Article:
Swen Steinberg (Washington)
Giving a Voice to Children’s Subjectivities – Interdisciplinary Perspectives
Chair: Sheer Ganor (Minneapolis)
Mehrunnisa Ali (Toronto) / Rich Lee (Minneapolis) / Kay Tisdall (Edinburgh) / John Wall (New Brunswick)
Not Mere Objects: Case Studies on Children’s Subjectivities in Migration I
Chair: Bettina Hitzer (Dresden)
Simone Laqua-O’Donnell (Birmingham): Missionary Children and the Creation of Childhood: Examples Taken from Basel Mission Families
Chelsea Shields (Irvine): From Object to Subject and Back Again? Youth and Futurity in Caribbean Social Science Research
Sheer Ganor (Minneapolis)
Introductory Remarks / Warm-up
Bettina Hitzer (Dresden)
Not Mere Objects: Case Studies on Children’s Subjectivities in Migration II
Chair: Sheer Ganor (Minneapolis)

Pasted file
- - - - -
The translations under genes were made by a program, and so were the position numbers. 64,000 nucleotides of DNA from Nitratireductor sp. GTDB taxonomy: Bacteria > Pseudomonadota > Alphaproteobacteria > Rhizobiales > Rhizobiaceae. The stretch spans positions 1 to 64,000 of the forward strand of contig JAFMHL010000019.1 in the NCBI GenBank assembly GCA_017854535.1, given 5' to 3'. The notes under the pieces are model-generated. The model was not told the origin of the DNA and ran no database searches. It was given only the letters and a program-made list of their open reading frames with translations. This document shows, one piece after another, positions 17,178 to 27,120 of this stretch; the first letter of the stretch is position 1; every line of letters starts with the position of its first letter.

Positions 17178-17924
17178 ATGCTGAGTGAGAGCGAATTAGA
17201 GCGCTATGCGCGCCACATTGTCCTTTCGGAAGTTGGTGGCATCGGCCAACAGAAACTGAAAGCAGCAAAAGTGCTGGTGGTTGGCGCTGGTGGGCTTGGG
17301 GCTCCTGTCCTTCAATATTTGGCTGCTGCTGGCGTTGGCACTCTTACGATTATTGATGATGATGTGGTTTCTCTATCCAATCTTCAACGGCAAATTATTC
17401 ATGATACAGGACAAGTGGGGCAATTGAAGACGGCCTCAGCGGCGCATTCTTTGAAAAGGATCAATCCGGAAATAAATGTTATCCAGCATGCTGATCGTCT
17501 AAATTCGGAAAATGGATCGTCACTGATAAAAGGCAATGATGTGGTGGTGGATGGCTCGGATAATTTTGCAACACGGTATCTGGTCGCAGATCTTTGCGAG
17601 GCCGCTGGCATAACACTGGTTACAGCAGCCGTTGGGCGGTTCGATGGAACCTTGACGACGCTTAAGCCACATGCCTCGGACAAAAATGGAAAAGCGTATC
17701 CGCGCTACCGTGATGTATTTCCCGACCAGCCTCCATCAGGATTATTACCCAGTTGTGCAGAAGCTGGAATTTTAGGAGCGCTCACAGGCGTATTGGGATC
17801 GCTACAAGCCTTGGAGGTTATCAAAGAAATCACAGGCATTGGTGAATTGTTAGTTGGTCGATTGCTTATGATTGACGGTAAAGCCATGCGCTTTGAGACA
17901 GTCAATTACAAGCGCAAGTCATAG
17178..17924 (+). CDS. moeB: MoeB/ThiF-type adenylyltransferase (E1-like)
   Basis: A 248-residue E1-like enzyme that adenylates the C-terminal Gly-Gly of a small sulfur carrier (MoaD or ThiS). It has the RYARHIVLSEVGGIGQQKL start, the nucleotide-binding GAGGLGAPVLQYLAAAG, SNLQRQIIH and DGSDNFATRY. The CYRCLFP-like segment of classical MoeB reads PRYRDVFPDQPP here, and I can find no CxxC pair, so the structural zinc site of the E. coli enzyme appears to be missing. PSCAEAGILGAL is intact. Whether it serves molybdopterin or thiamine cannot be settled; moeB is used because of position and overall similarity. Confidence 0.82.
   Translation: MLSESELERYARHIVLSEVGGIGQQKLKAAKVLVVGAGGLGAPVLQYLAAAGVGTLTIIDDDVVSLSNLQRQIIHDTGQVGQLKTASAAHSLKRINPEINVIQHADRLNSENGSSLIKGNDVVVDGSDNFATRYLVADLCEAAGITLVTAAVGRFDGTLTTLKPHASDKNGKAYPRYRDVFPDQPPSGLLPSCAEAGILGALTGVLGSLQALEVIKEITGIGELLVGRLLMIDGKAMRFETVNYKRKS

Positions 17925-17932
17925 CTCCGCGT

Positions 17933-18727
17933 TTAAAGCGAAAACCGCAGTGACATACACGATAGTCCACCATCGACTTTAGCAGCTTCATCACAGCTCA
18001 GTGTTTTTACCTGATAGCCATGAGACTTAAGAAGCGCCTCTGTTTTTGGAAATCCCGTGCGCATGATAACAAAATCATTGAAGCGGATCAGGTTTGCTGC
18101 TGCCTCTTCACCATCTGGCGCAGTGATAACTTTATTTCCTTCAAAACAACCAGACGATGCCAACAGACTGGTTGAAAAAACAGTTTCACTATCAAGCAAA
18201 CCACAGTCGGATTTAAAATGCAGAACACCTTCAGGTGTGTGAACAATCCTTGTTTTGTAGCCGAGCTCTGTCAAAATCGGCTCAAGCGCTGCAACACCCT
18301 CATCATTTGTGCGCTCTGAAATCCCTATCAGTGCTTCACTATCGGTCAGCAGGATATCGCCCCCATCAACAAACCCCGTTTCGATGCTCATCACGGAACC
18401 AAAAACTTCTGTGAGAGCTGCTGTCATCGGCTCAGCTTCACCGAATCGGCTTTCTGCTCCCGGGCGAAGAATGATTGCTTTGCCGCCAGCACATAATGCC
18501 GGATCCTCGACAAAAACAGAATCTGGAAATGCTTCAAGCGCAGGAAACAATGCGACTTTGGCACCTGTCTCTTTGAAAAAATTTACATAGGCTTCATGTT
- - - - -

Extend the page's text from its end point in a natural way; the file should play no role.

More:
Friederike Kind-Kovács (Dresden): “Here I Have Not Even Got a Warm Room”: A Refugee Girl’s Narrative of Migration during WWI
Olga Gnydiuk (Vienna): Planning the Future: Reflections on Refugee Children’s Subjectivity at the Time of Post-1945 Humanitarian Relief and Rehabilitation
Not Mere Objects: Case Studies on Children’s Subjectivities in Migration III
Chair: Swen Steinberg (Washington)
Magali Michelet (Neuchâtel): “That Moment of Stillness… Extreme Stillness”: Reconstructing Experiences of ‘Wardrobe Children’ Families Through Children’s Eyes, Ears and Tastes (Switzerland, 1964–1986)
Kimberly Cheng (New York): Playing Soldiers: Jewish Refugees in the Shanghai Volunteer Corps
Friederike Kind-Kovács (Dresden)